All in the Family featured the curmudgeonly Archie Bunker. Archie was television’s most famous grouch, blunt, blustering, straightforward and untouched by the PC crowd. He was the archetype of the conservative male. Michael desprately tried to reeducate him, but he persisted in his breviloquence.

Looking back at the last 40 years, we realize: ARCHIE WAS RIGHT!


Call of the North

When Mrs. Ipsa and I were married we had two ideas of how to spend our honeymoon.  Maybe I should say two ideas of where to spend it.  I had a good idea how I wanted to spend it.  She wanted to take a color tour of the Northeastern US.  I wanted to get married and start working on that how business.  The one thing I didn't want to do was wait until the fall of the year to do it. 

We compromised.  She got to marry me in the spring, before I could wise up and get away.  I agreed to take a color tour vacation in October.  The big question was what to do after the wedding.  I had a pretty good idea.  She wasn't willing to go along with Plan A. 

I had always wanted to spend a week fishing in Canada.  My new wife was game.  That kinda sold me on her too.  How many women are going to let you take them into the northern wilds to fish on your honeymoon?  Only the good ones.

I picked up the phone and called Joe at Call of the North and told him what I wanted to do.  He thought it was a great idea and even cut me a break on the cabin.  The fishing was always good and the rates reasonable.  I was hooked and made other trips over the years.  I always wanted to hunt up there but never had both the time and the money.

I've gone to Canada and used other outfitters.  I've never liked them as well as Joe.  After getting a moose this year, I decided I wanted to try again, and maybe get some fishing in too.  So I decided to check out what it would cost me to hunt with him.  That's when I learned that they are retiring and they have the place up for sale.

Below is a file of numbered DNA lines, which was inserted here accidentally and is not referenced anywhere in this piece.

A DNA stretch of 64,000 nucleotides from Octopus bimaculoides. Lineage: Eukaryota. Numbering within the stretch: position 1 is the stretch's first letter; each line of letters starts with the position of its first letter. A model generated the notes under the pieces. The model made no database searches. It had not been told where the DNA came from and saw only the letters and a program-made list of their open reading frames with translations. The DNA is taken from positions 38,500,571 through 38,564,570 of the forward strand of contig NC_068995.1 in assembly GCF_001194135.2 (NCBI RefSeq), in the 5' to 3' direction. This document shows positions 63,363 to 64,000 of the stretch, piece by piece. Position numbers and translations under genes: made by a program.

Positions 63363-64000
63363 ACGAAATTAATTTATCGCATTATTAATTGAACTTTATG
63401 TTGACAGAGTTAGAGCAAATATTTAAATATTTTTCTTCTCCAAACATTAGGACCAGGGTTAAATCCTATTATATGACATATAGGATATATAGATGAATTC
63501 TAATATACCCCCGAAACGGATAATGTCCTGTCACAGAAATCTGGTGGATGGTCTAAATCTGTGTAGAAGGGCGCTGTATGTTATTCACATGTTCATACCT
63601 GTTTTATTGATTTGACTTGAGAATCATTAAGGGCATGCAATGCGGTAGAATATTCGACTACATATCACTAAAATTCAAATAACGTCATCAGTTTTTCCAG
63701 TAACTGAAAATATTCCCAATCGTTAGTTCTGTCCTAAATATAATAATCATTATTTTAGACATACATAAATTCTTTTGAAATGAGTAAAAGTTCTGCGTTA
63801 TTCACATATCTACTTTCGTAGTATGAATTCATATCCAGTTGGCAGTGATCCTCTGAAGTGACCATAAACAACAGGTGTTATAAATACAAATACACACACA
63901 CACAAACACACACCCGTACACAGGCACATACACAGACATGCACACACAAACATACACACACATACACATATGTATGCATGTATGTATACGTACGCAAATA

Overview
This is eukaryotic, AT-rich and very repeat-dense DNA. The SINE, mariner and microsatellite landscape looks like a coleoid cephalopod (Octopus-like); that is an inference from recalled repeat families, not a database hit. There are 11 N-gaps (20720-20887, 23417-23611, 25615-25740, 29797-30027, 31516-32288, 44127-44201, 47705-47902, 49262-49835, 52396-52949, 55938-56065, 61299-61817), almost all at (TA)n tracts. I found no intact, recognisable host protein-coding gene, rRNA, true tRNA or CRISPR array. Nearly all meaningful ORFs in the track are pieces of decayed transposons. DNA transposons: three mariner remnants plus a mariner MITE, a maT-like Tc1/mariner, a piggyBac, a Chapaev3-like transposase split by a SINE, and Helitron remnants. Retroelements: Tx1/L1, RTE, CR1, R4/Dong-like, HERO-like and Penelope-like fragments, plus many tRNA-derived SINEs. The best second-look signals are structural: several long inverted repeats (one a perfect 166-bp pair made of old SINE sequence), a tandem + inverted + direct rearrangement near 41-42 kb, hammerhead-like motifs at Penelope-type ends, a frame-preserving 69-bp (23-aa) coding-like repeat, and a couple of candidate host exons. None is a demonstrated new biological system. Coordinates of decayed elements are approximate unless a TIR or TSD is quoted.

Years ago Joe offered to sell me the place.  Maybe I should have taken him up on it.  I hope its been a good life for Joe and Paula.  I hate to see them go.  Their son is a banker in MN and I don't think any of the kids want to keep the business going.  I hope a good family buys it and makes it a place for memories for another generation.


  1. WaterBoy5:26 PM

    Kinda sounds like a great opportunity for you, man. Get your hunting/fishing in and make money while you're at it. Did Joe happen to tell you the financials when he offered to sell it to you? Having those numbers would let you know whether it was a viable business opportunity or not.

    Only disadvantage might be relocating farther away from extended family...though that could actually be an advantage, too. Imagine hosting family get-togethers up there.

    Lots of hunters amongst the Ilk, too. Great place for an Ilk-Hunt (hehehe).

  2. Susan3:14 PM

    Seems like the son would grow tired of the muslim influx in his state and would want a place to escape to eventually.

    This just sounds like the kind of business that would suit you to the proverbial T. You know everything there is to know about what makes a good outfitter, and to have this kind of place to raise your family would be just outstanding.

  3. I could run an outfitter business. You're insightful about it being a good fit. I like making people happy and ensuring they have a good time. What Joe provides is known as "semi-guided". He gets you to the lake and in a boat with bait and some pointers about what to do. All in all not a bad job.